• Akhetaten (Amarna)- the capital of Egypt during the reign of Akhenaten and abandoned after his death.
  • Pi-Ramesses - the capital of Egypt built by Ramesses II in the far north that held 300,000 people and covered 6.9 square miles. After the Nile branch it was on silted up and the Nile formed a new branch, the people abandoned this city.
  • Alexandria - the capital of Egypt during the Ptolemaic period that Alexander the Great founded. Its rulers built the Great Lighthouse at Pharos and the Great Library.

10 Famous Pharaohs and Queens

Below is a top 10 of the most famous Egyptian pharaohs and queens:

  1. Tutankhamun - restored the capital to Thebes after the death of Akhenaten and restored the worship of the old gods. Later pharaoh's erased his name from some king lists so scholars found his tomb's goods intact in the 1920s.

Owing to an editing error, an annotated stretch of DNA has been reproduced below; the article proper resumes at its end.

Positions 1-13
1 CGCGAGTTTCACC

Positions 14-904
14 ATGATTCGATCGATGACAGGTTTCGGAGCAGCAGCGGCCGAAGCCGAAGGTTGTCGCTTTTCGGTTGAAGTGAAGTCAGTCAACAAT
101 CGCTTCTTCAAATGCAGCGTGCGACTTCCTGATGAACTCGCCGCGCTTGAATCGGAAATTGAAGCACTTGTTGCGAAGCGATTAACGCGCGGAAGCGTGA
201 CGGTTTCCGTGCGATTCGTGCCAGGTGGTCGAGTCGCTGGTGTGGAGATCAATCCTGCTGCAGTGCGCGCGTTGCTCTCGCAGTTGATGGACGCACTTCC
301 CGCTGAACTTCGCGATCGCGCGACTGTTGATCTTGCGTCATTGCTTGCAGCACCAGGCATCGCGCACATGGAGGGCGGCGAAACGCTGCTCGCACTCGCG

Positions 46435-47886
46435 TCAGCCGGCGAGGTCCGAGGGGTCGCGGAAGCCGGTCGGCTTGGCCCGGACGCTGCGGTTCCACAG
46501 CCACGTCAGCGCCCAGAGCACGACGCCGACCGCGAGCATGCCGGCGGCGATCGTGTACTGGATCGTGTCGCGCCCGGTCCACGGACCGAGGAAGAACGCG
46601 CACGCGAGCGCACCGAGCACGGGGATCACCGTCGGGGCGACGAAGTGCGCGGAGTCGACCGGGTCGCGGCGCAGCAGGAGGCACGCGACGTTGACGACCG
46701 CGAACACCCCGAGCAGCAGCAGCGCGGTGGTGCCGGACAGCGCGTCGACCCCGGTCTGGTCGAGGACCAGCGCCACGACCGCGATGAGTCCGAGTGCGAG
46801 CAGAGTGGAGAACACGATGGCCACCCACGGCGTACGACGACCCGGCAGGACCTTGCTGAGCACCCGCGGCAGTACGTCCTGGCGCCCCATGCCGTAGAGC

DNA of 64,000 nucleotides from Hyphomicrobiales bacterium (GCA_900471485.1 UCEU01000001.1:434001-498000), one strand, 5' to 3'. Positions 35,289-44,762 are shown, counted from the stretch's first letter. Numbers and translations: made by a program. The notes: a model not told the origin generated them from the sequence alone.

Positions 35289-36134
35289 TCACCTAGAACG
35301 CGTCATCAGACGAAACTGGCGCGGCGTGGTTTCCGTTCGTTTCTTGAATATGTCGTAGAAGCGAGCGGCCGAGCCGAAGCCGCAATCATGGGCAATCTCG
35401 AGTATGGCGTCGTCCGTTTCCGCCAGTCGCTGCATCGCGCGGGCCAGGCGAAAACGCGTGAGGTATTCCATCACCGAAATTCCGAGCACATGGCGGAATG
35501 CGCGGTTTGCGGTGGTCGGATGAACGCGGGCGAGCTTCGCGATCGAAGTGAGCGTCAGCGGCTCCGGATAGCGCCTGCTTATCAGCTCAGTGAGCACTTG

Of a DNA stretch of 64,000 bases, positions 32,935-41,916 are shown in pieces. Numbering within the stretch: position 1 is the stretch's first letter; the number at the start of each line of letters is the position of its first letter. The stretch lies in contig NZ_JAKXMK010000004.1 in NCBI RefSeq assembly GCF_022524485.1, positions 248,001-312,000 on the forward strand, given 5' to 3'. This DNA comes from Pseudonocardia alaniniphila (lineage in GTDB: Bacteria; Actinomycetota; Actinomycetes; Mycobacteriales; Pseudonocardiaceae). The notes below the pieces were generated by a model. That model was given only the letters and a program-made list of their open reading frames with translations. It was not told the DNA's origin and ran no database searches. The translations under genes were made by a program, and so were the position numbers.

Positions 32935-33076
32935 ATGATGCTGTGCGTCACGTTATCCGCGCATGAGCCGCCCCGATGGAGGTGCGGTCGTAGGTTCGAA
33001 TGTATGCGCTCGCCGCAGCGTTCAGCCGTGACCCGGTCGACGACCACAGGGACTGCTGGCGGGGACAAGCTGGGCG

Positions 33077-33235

2. Cleopatra VII - the last queen of Egypt who tried to hold off the Romans under Augustus. She ruled beside three pharaohs including her young son and was the lover of Marc Antony.
  3. Ramesses II - ruled during the New Kingdom for either 66 or 67 years. He built all over Egypt and many of his statues and temples are still standing today. He is probably the most prolific of the ancient Egyptian pharaohs, siring over 100 children with more than a dozen wives.
  4. Hatshepsut - ruled during the New Kingdom for around 20 years. She organized military campaigns and sent out trade expeditions to bring exotic goods to Egypt.